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After failed Obamacare replacement, California insurance market faces uncertainty




WASHINGTON, DC - JULY 13:  Senate Majority Leader Mitch McConnell (R-KY) walks to a meeting of Republican senators where a new version of their healthcare bill was scheduled to be released at the U.S. Capitol July 13, 2017 in Washington, DC. The latest version of the proposed bill aims to repeal and replace the Affordable Care Act, also knows as Obamacare. (Photo by Win McNamee/Getty Images)
WASHINGTON, DC - JULY 13: Senate Majority Leader Mitch McConnell (R-KY) walks to a meeting of Republican senators where a new version of their healthcare bill was scheduled to be released at the U.S. Capitol July 13, 2017 in Washington, DC. The latest version of the proposed bill aims to repeal and replace the Affordable Care Act, also knows as Obamacare. (Photo by Win McNamee/Getty Images)
Win McNamee/Getty Images

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The latest attempt to repeal and replace Obamacare has hit a brick wall. Senate Republicans failed to secure the 50 votes needed to pass its healthcare bill Monday. Senate Majority Leader Mitch McConnell is signaling that, for now, he'll focus efforts on just repealing the Affordable Care Act. 

It's a sentiment shared by President Trump, who tweeted his thoughts Monday: "Republicans should just REPEAL failing ObamaCare now & work on a new Healthcare Plan that will start from a clean slate."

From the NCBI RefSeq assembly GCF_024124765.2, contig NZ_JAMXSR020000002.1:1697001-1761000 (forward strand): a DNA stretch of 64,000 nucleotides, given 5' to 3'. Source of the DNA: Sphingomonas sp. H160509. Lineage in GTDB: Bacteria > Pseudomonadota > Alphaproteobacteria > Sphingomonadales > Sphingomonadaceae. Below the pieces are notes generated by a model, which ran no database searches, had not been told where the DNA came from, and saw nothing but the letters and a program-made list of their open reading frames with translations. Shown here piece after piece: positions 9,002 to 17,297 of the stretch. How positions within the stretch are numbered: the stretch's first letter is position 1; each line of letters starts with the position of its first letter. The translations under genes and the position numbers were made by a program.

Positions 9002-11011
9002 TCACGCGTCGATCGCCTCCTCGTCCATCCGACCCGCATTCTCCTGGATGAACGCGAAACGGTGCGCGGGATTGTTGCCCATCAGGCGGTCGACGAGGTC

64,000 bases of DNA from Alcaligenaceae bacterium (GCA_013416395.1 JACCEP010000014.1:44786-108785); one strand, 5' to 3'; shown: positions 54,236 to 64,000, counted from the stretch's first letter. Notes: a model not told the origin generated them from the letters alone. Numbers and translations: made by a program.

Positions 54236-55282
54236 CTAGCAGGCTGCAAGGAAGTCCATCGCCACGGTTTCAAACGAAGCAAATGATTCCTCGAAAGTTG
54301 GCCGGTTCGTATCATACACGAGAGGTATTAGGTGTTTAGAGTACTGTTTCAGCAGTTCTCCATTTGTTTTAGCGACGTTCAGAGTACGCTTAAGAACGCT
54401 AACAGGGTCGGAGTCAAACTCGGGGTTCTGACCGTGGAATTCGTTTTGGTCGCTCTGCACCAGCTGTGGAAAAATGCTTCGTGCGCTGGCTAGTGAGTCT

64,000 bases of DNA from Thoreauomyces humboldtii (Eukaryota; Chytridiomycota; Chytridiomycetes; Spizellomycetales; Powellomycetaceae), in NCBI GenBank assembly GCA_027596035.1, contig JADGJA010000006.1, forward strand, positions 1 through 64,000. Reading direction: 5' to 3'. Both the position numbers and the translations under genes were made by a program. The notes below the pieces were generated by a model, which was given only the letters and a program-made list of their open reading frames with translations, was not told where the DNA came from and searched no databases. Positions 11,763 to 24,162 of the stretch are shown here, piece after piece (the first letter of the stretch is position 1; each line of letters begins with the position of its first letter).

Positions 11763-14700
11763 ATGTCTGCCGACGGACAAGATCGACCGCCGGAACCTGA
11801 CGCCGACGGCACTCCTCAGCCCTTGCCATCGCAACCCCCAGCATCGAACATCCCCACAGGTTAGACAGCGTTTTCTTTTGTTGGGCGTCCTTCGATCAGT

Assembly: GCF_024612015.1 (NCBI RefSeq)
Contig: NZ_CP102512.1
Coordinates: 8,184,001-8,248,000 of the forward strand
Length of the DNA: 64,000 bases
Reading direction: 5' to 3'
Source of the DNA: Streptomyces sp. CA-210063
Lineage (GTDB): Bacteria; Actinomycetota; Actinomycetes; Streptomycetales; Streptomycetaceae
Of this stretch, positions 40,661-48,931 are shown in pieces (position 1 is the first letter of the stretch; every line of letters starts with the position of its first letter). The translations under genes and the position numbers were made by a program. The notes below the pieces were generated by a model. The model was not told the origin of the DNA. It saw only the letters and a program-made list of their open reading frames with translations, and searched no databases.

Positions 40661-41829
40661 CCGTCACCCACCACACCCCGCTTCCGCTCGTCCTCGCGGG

All this uncertainty is rocking the health insurance exchanges, including in California. Chad Terhune, a senior correspondent at California Healthline and Kaiser Health News, explains how Covered California might be affected.

What a repeal-only health care bill might look like

The Congressional Budget Office has looked at 'repeal-only' and they said it would be 32 million people more without insurance. In California, that could be 4 to 5 million people. Just for comparison, the Senate health bill was about 22 million losing coverage.

Quotes edited for clarity and brevity.

Why would a repeal-only bill seems like a good option

Some Republicans just want to have that vote to take back to their districts because remember this has been a 7-year-long campaign promise to repeal the Affordable Care Act. Some conservatives want to take that vote and send it to President Trump, but practically speaking you've seen many Republicans have no interest of repeal-only and setting this date of two years from now we'll come up with a replacement.

The risk of postponing an ACA replacement

Republicans can't agree on a replacement plan and that's putting a lot of risk of doing repeal and putting it down on the horizon. The insurance markets would start to get rattled even more with this two year date down the road. You could have more insurers exiting. You could have rates going up even more. You could have that dreaded death spiral that everyone talks about with health insurance rates. So I think Republicans, particularly in the Senate, are saying repeal-only is not a winning strategy.

The tug-of-war between insurance companies and state exchanges

I think what would calm the markets right now is up to the Trump administration. There are mandates, a requirement to have health care. The Trump administration has said they're not going to enforce that. Cost sharing subsidies help people with their co-pays and deductibles and Trump has said we're not going to keep paying these subsidies. That's what's making insurance companies and state exchanges really nervous.

What happens to Covered California

California has held up pretty well under during this whole uncertain legislative debate. We haven't had any big insurance companies exit so far. We are getting ready to see what rates will be in 2018. There could be big rate hikes here in California. It could be anything from 10 percent to 20 percent to 30 percent because of all this uncertainty.

Quotes edited for clarity and brevity.